Association of beta-adrenoceptor polymorphisms with cardiac autonomic modulation in Japanese males.
ABSTRACT The beta1- and beta2-adrenergic receptors (ARs) coexist in the human heart and control sympathetic responses. Several functional genetic variations in the beta-AR genes (ADRB1 or ADRB2) have been identified and implicated as causes of hypertension and cardiovascular disease. We assessed the relationship between 4 representative genetic polymorphisms of beta-AR (Ser49Gly and Arg389Gly in beta1-AR, Arg16Gly and Gln27Glu in beta2-AR) and autonomic nervous system (ANS) function in healthy young Japanese males.
One hundred forty-nine subjects were genotyped for each beta-AR polymorphism and underwent evaluation of ANS function by power spectral analysis of heart rate variability (HRV) during supine rest and in a standing position. The low-frequency (LF; <0.15 Hz) and high-frequency (HF; >0.15 Hz) components of HRV were quantified by frequency domain analysis and expressed in absolute and normalized units.
The beta2-AR Arg16 homozygous group had a significantly lower diastolic and mean blood pressure than the Gly16 group in both Arg16Gly individual and Gln27Glu polymorphism combined diplotype-based analyses. In a supine rest position, subjects homozygous for the beta2-AR Arg16 allele had significantly lower HRV sympathetic indices (LF [%] and LF/HF ratio) but higher HRV parasympathetic indices (HF [%]) than the Gly16 allele carriers. Meanwhile, the beta2-AR Glu27 allele was significantly associated with higher HRV LF power than were Gln27 homozygous subjects. In the analysis of gene-gene interaction, the effects of the beta2-AR Arg16 homozygotes on HRV were more apparent in the presence of the beta1-AR Gly389 allele. No independent associations were observed between the beta1-AR Ser49Gly or Arg389Gly genotypes and HRV indices.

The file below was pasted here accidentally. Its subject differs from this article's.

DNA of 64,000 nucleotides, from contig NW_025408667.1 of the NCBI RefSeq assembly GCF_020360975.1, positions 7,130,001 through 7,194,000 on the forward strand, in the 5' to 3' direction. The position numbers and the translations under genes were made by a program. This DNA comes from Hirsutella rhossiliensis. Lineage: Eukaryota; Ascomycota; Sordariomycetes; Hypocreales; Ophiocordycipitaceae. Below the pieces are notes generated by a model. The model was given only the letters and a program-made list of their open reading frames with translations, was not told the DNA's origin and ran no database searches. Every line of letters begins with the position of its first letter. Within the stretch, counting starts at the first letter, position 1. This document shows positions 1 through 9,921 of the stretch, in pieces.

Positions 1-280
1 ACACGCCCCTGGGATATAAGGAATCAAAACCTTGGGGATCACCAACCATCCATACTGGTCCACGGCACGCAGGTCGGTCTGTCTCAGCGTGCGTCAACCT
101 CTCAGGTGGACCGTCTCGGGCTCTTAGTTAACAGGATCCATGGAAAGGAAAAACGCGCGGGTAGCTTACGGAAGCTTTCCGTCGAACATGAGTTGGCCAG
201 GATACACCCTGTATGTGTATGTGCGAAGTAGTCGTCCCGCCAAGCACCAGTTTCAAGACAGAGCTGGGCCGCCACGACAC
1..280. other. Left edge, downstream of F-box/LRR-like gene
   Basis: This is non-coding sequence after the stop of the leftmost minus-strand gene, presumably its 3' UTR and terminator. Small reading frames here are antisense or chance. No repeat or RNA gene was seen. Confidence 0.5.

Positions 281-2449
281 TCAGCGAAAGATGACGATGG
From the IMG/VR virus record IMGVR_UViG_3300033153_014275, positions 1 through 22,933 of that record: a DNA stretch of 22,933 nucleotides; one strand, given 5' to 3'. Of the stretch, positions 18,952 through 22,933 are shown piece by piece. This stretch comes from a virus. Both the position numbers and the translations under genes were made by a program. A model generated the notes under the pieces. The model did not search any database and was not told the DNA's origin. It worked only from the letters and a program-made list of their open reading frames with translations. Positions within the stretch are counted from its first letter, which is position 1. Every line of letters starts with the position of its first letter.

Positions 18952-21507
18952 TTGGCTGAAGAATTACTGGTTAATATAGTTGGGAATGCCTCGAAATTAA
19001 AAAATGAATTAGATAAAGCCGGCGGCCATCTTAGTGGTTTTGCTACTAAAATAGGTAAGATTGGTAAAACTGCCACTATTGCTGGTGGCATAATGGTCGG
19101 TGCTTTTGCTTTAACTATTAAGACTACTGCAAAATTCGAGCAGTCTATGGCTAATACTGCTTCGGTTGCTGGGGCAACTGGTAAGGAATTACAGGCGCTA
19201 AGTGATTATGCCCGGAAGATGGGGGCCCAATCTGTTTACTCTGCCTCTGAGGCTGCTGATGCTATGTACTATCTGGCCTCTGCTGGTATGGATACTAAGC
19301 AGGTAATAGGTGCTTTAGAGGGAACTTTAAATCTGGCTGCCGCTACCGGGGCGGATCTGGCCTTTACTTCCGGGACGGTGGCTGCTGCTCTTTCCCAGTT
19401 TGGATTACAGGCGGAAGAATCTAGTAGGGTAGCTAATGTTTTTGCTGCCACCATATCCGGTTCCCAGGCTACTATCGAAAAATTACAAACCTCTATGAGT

The Arg16Gly polymorphism of the beta2-AR is related to the modulation of sympathovagal balance, and beta2-AR Glu27 allele carriers potentially have increased autonomic activity. Thus, beta-AR genotype-related differences in basic receptor function cause phenotypic differences in cardiac ANS function.
- SourceAvailable from: Grazia Guerra
- "In a published study conducted with young Japanese male subjects, homozygous carriers of the β 2 -AR Arg16 allele had lower sympathetic activity than subjects with the Gly allele, and carriers of β 2 -AR Glu27 allele were linked with higher cardiac sympathetic autonomic activity . However, given the significant differences in genetic profile of different racial/ethnic groups, we carried out a study to test the hypothesis that Arg16Gly and Gln27Glu β 2 -AR polymorphisms influence functional physiological characteristics, such as HR, cardiac sympathetic modulation, and CV reflex control, which are considered intermediate phenotypes with profound implications for the development of CV disease. "
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- "In a published study conducted with young Japanese male subjects, homozygous carriers of the β2-AR Arg16 allele had lower sympathetic activity than subjects with the Gly allele, and carriers of β2-AR Glu27 allele were linked with higher cardiac sympathetic autonomic activity . However, given the significant differences in genetic profile of different racial/ethnic groups, we carried out a study to test the hypothesis that Arg16Gly and Gln27Glu β2-AR polymorphisms influence functional physiological characteristics, such as HR, cardiac sympathetic modulation, and CV reflex control, which are considered intermediate phenotypes with profound implications for the development of CV disease. "